From crawling to walking, and everything in between, there are so many important reasons why infants and children need to move. Early movement experiences are essential to the neural stimulation needed for your child’s healthy brain development. An infant’s brain is full of brain cells at birth and over time these cells form as many as 15,000 connections with other brain cells. It is during the first three years that most of these connections are made. Physical activity and play during early childhood has a crucial role in the sensory and physiological stimulation that creates more of these connections in the brain.
Infants are spending upwards of 60 waking hours every week in things – walkers, carriers, car seats, etc. Not only is this confining to your child, it doesn’t allow them to have the ever important tummy or floor time. Placing your child in the upright position rather than on the floor tells the brain to start thinking walking rather than rolling over, creeping and crawling. Playing on the floor, your child is able to throw and reach for objects and toys which he will repeat often. This is how your infant discovers rolling and finally starts to crawl.
All parents accept that crawling is a milestone but many do not realize why it is so important. Crawling not only means a new way of locomotion but it allows the infant to create connections between the two sides of the brain. When the baby coordinates his movements to move in one direction, he moves the right arm and the left leg and then the left arm and the right leg; this is called a cross crawl pattern. This pattern allows both sides of the brain to communicate and interchange information very fast. These are the same patterns that later in life will be used to perform more difficult tasks like walking, running, passing one object from one hand to the other, or even taking notes in class while listening to the teacher.
When crawling, the infant’s body must remain in equilibrium or balance. This helps to strengthen the spine and properly develop the curves in the neck and lower back, setting the stage for proper spinal development and posture.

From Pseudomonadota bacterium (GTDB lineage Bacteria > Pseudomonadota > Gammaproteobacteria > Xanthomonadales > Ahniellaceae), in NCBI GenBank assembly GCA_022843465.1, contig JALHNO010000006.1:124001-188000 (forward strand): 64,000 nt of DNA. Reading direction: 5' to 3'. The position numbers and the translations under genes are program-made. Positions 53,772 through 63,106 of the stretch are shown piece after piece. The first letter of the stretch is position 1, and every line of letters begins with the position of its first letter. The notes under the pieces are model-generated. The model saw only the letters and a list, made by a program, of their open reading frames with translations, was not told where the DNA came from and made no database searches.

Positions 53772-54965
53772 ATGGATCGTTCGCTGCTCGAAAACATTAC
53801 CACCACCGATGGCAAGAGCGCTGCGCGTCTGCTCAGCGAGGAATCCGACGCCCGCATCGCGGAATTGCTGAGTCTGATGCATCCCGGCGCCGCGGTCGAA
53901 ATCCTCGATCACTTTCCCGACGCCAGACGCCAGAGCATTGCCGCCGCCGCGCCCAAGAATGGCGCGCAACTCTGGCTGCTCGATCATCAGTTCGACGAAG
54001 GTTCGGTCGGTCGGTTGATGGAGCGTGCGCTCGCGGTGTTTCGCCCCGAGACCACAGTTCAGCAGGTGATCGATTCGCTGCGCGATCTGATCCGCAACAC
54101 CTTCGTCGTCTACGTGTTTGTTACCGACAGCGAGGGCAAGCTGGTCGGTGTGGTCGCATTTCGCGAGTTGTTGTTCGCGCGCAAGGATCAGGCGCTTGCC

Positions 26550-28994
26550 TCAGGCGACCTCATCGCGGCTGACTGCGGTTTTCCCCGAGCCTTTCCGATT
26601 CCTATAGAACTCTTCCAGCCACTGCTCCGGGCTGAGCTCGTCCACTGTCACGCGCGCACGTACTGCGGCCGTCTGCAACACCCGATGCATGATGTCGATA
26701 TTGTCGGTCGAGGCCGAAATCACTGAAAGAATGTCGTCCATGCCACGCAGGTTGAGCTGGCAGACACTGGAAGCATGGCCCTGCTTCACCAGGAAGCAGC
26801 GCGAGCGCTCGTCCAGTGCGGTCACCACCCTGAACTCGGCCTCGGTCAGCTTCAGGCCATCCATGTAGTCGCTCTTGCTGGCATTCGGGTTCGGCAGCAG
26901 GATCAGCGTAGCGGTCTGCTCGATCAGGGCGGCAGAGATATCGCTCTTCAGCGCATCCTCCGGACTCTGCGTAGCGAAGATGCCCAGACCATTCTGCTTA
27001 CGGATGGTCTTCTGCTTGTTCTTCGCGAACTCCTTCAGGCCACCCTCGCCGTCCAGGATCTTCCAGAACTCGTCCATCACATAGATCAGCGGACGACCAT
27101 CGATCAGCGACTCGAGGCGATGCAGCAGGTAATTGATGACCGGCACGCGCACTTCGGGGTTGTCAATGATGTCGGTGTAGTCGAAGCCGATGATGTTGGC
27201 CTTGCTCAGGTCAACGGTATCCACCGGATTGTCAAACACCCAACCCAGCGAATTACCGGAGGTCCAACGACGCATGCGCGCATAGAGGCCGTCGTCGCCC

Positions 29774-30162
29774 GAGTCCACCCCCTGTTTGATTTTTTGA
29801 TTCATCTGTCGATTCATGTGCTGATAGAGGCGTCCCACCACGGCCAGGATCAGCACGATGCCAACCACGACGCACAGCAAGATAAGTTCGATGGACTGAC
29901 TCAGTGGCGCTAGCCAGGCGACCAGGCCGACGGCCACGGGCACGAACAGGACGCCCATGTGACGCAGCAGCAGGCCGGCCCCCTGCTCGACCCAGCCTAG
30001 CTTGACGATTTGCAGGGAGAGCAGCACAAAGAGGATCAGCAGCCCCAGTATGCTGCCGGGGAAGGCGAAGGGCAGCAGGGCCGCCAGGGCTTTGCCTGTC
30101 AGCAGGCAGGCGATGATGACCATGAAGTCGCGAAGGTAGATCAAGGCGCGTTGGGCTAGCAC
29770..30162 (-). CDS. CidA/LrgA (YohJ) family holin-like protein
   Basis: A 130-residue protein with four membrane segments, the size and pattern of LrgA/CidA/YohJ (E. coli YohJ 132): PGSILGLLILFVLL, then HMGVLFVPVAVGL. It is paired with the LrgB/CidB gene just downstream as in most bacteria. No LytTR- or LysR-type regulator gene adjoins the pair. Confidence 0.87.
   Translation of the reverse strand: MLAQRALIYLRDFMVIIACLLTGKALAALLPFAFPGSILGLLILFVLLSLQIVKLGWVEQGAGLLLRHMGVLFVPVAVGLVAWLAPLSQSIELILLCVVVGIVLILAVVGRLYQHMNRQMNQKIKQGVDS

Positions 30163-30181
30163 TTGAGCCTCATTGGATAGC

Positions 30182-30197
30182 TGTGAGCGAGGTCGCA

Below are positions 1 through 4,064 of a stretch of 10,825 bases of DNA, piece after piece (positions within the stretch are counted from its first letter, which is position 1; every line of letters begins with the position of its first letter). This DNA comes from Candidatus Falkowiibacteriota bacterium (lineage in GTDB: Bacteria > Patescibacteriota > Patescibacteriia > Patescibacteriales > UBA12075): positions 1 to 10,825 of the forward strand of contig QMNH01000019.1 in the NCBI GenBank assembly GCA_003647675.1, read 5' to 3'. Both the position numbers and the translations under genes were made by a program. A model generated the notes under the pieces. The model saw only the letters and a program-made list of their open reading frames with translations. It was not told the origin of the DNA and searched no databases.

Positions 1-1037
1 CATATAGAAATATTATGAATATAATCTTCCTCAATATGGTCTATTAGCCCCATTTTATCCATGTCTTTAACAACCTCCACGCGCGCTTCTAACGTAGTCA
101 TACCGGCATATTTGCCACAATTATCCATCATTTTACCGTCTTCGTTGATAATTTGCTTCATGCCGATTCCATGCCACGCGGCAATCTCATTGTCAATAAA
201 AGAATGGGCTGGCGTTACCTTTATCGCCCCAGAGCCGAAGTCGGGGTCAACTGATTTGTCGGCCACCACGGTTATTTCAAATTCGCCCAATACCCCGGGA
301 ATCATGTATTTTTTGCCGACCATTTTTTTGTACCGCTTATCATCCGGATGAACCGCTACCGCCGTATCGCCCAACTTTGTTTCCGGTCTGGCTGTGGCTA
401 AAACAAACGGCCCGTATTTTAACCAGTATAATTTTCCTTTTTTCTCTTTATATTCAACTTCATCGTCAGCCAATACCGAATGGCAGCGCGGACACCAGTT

As the infant moves, he touches different surfaces and textures that will help to develop the senses on his palms and fingers. This will allow him in the future to grasp and hold objects like a pencil or crayon to draw, or play a musical instrument.
Another area where crawling is important is the visual aspect of the infant’s development. Crawling helps the infant measure the world around him; the distance between his eyes and hands, at what distance an object is located, its volume and its size. This ability will be important in the future to clearly see things that are near or far. Knowing the distance and volume of objects will also help him with puzzles, brain teasers, solve problems, jump obstacles, understand spatial relationships and will also set the basis for reading and writing skills.
It’s a parent’s responsibility to stimulate their child’s developing brain and nervous system with every motion and activity. In the busyness of your day to day life, it is easy to sit your child in front of the television to watch one of the many “educational” videos available today but it is important to remember that these videos do not stimulate the same neural pathways in the brain as active play activities. Play activities should include stimulation of all five senses (sight, touch, sound, smell and taste).
- Sight: Blowing bubbles, using both hands to draw shapes and letters, or tossing soft objects
- Touch: Different textures (smooth, rough, uneven), splashing water in the bathtub, building blocks or petting and feeding animals
- Sound: Dancing or moving to music, beating rhythm on instruments, musical chairs or singing sounds where words needed to be added (“B-I-N-G-O”)
- Smells and Tastes: Introduce your child to different tastes and smells and look for the appropriate reaction or have your child name different smells
- Equilibrium and Balance: Spinning in circles, walking on uneven surfaces (sand, grass), crawling through small spaces, balancing on a teeter-totter, or tummy time
- Proprioceptive (sense stimuli): Pushing and pulling toys or wagon, playing catch with a ball, getting in or out of seatbelts, jackets, shoes and socks, stretching up to the sky, or pouring water or sand from one container to another
We are all hardwired to move and play. Start incorporating these active play activities into your child’s daily routine and most importantly, have fun with your child. Good play routines can last a lifetime. Always remember your infant or child is never “just moving” or “just playing”. Every action improves upon your child’s development in some way!
For more information on this topic, as well as how chiropractic can benefit the development of your child please feel free to contact our office at (281) 789-7586.